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ECB delivers half-point hike but gives no signs on next move

Bloomberg • 4 min read
ECB delivers half-point hike but gives no signs on next move
Christine Lagarde, president of the European Central Bank. Photo: Bloomberg
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The European Central Bank went ahead with a planned half-point increase in interest rates but was silent on what may follow amid market turmoil that roiled Credit Suisse Group AG.

The deposit rate was lifted to 3% on Thursday — as officials have been flagging since their last meeting six weeks ago and as the majority of economists anticipated, but dropped language from its statement indicating the future path for rates.

After becoming engulfed in the turmoil set off by Silicon Valley Bank’s collapse, Credit Suisse’s stock embarked on its initial plunge just as the ECB’s Governing Council convened for its two-day gathering, raising concern about the health of the wider banking sector.

Despite warning that inflation is set to remain “too high for too long,” ECB officials declined to give guidance on what they’re likely to do when they next set borrowing costs — in May. That breaks with the practice of recent meetings amid the heightened financial-stability fears.

“The elevated level of uncertainty reinforces the importance of a data-dependent approach to the Governing Council’s policy rate decisions,” the ECB said in a statement. The central bank “is monitoring current market tensions closely and stands ready to respond as necessary to preserve price stability and financial stability.”

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Quarterly economic projections that accompanied the announcement showed inflation slowing more than previously thought this year, alongside stronger underlying price gains that exclude volatile items like food and energy.

The stabilization at Credit Suisse will be welcomed by the ECB, which is adamant that its battle with inflation remains far from over. The question now is whether the recent banking woes constrain its ability to tackle price gains that, while moderating, remain closer to double digits than its 2% target.

ECB Vice President Luis de Guindos told European Union finance ministers on Tuesday that individual banks could be vulnerable to rising rates, though he said lenders in the region are much less exposed than their US counterparts, according to people familiar with the talks.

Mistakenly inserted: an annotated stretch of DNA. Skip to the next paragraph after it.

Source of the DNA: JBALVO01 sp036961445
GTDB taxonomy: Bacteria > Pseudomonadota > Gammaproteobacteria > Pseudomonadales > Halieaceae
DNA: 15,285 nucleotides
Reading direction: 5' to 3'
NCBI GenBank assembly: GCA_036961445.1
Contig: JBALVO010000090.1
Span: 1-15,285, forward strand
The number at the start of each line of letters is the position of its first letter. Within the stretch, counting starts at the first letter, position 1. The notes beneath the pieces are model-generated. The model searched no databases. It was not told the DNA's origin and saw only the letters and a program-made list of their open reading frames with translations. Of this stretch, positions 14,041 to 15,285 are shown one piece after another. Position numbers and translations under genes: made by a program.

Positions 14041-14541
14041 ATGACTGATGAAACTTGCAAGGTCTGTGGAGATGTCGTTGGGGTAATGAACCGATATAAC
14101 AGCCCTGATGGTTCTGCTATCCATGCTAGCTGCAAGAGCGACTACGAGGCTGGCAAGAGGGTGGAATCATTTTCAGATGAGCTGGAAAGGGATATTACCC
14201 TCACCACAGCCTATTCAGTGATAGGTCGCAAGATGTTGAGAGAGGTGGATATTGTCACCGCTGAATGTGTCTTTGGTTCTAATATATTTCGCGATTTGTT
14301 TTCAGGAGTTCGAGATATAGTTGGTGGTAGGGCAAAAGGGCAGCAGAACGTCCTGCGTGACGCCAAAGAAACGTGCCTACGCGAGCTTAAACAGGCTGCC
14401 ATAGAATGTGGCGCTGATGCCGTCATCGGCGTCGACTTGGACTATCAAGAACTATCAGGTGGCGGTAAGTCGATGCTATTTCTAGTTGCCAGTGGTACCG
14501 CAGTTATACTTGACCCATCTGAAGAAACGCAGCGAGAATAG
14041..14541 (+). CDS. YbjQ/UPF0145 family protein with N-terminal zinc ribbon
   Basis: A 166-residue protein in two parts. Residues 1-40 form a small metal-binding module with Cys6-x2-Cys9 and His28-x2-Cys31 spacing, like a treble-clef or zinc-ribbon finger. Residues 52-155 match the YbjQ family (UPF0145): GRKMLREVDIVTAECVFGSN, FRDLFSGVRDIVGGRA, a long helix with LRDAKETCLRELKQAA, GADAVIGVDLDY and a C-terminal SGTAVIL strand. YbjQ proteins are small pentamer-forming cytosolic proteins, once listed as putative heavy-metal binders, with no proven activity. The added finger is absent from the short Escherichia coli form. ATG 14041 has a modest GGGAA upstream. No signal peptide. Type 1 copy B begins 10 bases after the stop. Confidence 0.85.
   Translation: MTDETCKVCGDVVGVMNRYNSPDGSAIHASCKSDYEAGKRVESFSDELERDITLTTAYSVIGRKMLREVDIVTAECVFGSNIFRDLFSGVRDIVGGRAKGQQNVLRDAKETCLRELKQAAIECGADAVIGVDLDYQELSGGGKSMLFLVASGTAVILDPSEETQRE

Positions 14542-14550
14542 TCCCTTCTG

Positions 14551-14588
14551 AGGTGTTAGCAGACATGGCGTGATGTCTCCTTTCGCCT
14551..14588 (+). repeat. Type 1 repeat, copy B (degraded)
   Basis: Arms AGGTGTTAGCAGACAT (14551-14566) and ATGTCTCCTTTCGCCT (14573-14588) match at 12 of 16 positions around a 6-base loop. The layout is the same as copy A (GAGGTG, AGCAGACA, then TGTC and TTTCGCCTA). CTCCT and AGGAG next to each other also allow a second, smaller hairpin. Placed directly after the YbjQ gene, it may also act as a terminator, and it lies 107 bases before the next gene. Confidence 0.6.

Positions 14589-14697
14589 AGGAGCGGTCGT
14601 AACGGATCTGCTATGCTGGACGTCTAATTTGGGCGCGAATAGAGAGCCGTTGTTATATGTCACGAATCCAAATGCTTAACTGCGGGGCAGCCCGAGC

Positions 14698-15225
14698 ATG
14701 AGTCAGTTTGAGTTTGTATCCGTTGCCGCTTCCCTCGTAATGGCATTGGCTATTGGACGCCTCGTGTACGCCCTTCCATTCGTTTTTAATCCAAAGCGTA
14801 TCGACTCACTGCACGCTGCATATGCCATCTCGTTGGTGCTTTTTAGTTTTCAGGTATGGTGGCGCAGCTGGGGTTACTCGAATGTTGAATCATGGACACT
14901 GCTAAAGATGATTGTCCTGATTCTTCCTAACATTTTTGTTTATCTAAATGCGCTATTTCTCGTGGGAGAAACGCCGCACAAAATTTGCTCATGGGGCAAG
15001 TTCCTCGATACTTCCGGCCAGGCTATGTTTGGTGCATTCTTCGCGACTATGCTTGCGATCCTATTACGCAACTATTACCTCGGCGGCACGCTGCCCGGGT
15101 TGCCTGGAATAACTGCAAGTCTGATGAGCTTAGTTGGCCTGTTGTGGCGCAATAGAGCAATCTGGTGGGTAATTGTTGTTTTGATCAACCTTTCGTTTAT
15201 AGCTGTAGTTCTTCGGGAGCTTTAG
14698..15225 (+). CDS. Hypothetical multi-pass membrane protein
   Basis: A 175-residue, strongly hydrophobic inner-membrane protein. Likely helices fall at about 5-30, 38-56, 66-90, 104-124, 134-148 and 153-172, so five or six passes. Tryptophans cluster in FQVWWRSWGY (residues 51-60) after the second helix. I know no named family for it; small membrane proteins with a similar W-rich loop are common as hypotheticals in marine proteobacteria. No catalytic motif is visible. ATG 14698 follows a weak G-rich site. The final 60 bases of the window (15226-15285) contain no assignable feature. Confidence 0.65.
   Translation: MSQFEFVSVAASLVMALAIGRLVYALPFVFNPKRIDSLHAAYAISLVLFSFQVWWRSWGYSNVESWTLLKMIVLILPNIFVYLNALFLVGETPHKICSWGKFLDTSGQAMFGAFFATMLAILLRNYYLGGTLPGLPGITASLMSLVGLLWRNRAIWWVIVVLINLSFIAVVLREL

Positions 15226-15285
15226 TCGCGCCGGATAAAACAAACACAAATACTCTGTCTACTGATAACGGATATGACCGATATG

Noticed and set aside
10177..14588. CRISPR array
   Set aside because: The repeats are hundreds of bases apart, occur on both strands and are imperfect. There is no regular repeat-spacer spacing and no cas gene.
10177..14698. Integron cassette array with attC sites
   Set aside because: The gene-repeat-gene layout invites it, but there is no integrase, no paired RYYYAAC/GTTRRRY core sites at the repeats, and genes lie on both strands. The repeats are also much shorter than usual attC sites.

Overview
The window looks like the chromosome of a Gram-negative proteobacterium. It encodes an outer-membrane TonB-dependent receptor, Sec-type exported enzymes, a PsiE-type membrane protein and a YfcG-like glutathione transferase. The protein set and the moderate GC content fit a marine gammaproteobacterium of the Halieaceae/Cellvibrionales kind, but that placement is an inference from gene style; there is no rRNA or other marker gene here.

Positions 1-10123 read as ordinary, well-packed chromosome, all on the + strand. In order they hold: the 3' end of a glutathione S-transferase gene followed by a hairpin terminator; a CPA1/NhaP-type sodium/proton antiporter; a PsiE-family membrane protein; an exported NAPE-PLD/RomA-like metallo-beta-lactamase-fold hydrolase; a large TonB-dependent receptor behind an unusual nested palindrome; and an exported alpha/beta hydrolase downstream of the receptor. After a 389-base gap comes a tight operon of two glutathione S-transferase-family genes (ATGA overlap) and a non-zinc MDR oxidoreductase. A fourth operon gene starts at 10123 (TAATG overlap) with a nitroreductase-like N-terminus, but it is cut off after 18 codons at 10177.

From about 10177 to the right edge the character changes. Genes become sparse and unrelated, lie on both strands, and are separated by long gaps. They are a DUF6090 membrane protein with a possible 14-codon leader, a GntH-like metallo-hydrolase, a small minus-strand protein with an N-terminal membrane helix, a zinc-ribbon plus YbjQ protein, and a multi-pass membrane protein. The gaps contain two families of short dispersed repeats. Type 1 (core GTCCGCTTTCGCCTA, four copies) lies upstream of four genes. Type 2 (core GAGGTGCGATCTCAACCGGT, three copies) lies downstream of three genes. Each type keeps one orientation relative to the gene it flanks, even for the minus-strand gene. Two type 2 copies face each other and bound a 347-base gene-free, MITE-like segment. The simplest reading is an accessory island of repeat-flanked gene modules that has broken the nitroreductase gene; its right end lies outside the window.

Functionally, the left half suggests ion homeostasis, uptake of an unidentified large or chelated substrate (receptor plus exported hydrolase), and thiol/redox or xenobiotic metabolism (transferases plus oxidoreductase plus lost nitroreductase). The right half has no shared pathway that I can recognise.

See also: Briefs: US Fed signals one rate cut this year; Singapore economy expected to grow by 2.7% y-o-y in 2Q2024

Markets think the ECB will now do less. They’ve pared bets on the peak in the rate-hike cycle to 3.2% from 4.2% a week ago.

President Christine Lagarde will hold a news conference at 2.45 pm in Frankfurt to elaborate on the ECB’s decision.

Before the turmoil at SVB and Credit Suisse, the debate at the ECB over how high to send rates was already hotting up.

With the record euro-era spike in prices retreating since November, hawks have zeroed in on core inflation, which hit a record in February, to advocate more big hikes. Some of their colleagues, however, see the headline measure as the primary guide and oppose laying out plans so far ahead.

In the most notable clash, Italy’s Ignazio Visco openly criticized officials backing “prolonged” rate increases. His remarks came days after Austria’s Robert Holzmann speculated that this week’s 50 basis-point hike should be followed by three more.

The failure of SVB alone was expected to bring stiffer opposition from the doves to more large rate rises.

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Their case may be bolstered by the slew of data that’s due before the next ECB meeting. That includes two more inflation readings that are both likely to reveal sharp slowdowns, with natural gas prices having plummeted following a mild winter.

Officials are also keeping a close eye on wages, on the lookout for signs of excessive increases that could entrench the current level of inflation. Recent deals, while substantial, haven’t generated undue concern.

Then there’s the Federal Reserve, which is only meeting next week and has longer to scrutinize the banking blowup before setting borrowing costs. While the Fed began tightening sooner, the two central banks are in similar positions, with each still facing the added danger of a recession.

How recent events will affect plans to shrink the ECB’s stash of bonds hoovered up in past stimulus drives is also unclear. Policymakers began reducing holdings by €15 billion a month in March, with that amount to be reviewed in June.

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